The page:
Despite his eventual acquittal and the tributes paid on his death, public memory of Sutch remains overshadowed by his arrest and trial. But his contribution to New Zealand has not been forgotten. Brian Easton contributed a brief biography of Sutch to the Dictionary of New Zealand Biography. He also devoted two separate chapters to him in The Nationbuilders, a book of ‘essays on individuals and companies in the years from 1931 to 1984 who contributed in major ways to building a New Zealand nation’. General histories of New Zealand record his work as an economist, writer, public servant and diplomat.

By Imelda Bargas

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3 comments have been posted about Bill Sutch

What do you know?

Dave McCall

Posted: 15 Aug 2014

So Bill Sutch was a Soviet spy after all:

The Dominion Post 11/8/2014

Forty years after he was acquitted of spying, electrifying new evidence has emerged showing that top government official Bill Sutch was a KGB recruit working under the codename "Maori".

The Dominion Post has obtained copies of official KGB records that show Sutch was a 24-year veteran recruit of the feared Soviet spy agency when he was arrested while meeting a KGB agent at an Aro Valley park, in Wellington, in 1974.

But his daughter says the evidence does not match her father and maintains he was not involved with the Soviets.

Sutch was acquitted of a charge of obtaining information helpful to the enemy, following a sensational five-day trial.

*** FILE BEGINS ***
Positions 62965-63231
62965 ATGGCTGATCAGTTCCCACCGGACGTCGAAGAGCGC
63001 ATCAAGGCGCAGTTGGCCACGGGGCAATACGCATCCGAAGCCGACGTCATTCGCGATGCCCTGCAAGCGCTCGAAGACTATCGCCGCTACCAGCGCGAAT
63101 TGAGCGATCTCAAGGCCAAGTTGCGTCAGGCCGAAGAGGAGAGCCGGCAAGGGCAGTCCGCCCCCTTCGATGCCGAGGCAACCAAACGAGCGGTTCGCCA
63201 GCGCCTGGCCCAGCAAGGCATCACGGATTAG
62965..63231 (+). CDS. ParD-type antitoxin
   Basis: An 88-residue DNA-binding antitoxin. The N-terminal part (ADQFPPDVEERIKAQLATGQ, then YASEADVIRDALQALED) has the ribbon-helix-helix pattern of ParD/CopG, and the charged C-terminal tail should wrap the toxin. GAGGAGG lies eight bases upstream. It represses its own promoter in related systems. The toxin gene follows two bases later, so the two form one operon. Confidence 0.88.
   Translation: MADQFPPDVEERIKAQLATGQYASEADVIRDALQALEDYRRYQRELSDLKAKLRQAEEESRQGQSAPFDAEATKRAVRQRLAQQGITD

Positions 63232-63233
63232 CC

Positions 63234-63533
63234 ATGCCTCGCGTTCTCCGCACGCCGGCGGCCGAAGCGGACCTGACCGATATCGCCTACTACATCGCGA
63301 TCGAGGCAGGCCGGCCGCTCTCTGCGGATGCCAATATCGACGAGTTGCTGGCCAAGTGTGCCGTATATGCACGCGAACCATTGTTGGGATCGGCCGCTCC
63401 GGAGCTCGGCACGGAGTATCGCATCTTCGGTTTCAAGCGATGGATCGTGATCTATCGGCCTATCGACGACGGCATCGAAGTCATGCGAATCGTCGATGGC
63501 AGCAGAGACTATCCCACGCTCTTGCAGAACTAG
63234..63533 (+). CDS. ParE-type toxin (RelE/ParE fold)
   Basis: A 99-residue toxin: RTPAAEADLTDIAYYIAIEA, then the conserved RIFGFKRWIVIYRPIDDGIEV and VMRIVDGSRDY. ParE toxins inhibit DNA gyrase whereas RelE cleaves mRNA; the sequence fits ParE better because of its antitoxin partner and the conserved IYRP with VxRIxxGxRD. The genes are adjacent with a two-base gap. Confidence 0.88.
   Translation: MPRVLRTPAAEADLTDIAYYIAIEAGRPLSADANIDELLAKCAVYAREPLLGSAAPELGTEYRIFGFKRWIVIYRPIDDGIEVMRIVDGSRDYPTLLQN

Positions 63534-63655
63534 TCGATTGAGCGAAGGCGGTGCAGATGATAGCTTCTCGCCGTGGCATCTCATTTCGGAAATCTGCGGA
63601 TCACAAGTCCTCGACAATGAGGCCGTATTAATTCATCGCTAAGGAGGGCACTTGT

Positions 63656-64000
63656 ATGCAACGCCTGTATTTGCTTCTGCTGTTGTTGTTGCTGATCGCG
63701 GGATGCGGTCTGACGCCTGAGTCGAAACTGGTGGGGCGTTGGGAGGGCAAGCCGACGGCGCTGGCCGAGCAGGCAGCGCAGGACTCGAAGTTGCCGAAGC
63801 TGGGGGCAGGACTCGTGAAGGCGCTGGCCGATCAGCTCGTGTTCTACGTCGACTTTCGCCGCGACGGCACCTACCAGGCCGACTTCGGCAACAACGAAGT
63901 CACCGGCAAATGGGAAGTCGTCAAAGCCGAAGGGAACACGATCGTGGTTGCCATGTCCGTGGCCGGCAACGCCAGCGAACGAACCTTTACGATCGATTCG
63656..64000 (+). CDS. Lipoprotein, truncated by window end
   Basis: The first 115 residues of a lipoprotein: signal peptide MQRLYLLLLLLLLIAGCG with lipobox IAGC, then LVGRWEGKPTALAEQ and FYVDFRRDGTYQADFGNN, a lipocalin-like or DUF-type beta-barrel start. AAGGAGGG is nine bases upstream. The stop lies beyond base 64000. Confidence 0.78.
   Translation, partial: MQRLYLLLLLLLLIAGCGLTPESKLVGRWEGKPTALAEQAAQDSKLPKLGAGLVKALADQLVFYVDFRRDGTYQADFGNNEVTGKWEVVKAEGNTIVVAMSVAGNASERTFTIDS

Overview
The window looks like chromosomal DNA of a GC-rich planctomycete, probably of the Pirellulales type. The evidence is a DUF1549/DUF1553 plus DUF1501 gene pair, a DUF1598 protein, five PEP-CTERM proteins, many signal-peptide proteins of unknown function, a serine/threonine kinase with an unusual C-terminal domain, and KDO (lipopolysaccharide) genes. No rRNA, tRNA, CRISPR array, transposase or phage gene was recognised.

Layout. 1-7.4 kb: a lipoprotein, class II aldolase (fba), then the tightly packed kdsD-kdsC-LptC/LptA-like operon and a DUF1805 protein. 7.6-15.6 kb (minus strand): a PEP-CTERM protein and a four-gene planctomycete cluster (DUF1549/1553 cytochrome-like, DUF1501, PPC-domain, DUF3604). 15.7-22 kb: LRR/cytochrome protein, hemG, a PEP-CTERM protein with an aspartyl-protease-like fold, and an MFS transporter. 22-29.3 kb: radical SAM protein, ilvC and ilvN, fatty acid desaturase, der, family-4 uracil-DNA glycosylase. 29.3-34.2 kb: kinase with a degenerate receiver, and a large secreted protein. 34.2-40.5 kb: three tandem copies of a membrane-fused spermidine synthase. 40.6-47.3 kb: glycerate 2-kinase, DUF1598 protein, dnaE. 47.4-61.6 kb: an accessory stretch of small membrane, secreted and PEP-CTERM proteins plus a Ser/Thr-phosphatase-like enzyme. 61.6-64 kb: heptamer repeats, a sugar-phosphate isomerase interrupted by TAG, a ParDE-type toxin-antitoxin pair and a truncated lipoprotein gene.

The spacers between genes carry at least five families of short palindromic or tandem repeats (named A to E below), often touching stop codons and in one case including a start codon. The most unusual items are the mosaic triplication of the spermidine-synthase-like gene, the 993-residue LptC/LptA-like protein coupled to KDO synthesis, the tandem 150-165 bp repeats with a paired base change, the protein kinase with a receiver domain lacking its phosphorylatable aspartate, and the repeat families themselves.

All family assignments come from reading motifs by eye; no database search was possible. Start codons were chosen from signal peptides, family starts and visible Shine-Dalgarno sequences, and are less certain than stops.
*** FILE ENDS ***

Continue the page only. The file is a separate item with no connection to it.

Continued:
Forty years later, the records provide the KGB's answer to the enduring question from New Zealand's greatest spy scandal: Was Sutch, a brilliant and senior bureaucrat who influenced several prime ministers, a Soviet spy?

Smuggled out of Russia by a KGB defector, the papers also provide coded details of other Kiwis the KGB recruited during the Cold War.

They even reveal the KGB's New Zealand budget, showing that the year Sutch was arrested, their safe held a surplus $2504.64.

The documents don't name Sutch but the details clearly identify him and state he was recruited in 1950.

Given the codename "Maori", the records say Sutch was in contact with a KGB agent, Drozhzhin.

The former SIS agent who caught Sutch in a clandestine meeting with KGB agent Dmitri Razgovorov in Holloway Rd, said the documents vindicated SIS attention on Sutch.

"I'm delighted . . . not because I want to stick it to Bill Sutch, but because I always knew it to be true," former agent Kit Bennetts said. "It is important we don't run from our history, no matter how uncomfortable it might be."

It was regrettable Sutch refused to co-operate when confronted with evidence of his previous meetings with the KGB agent, Bennetts said.

"What we really wanted to know was what he'd done in the past. There was no desire to send him to prison. If he'd co-operated he would have got his knighthood and no-one would be any the wiser."

Gary Hawke

Posted: 09 Jul 2014

I'm confident Bill Sutch was never a director of the Reserve Bank.


Posted: 14 Mar 2013

This biography should also include another event of historical significance. "The Sutch Search" as it became known, was instrumental in the formalization of search and rescue activity in New Zealand.

An interesting article, referencing contemporary news stories, can be found at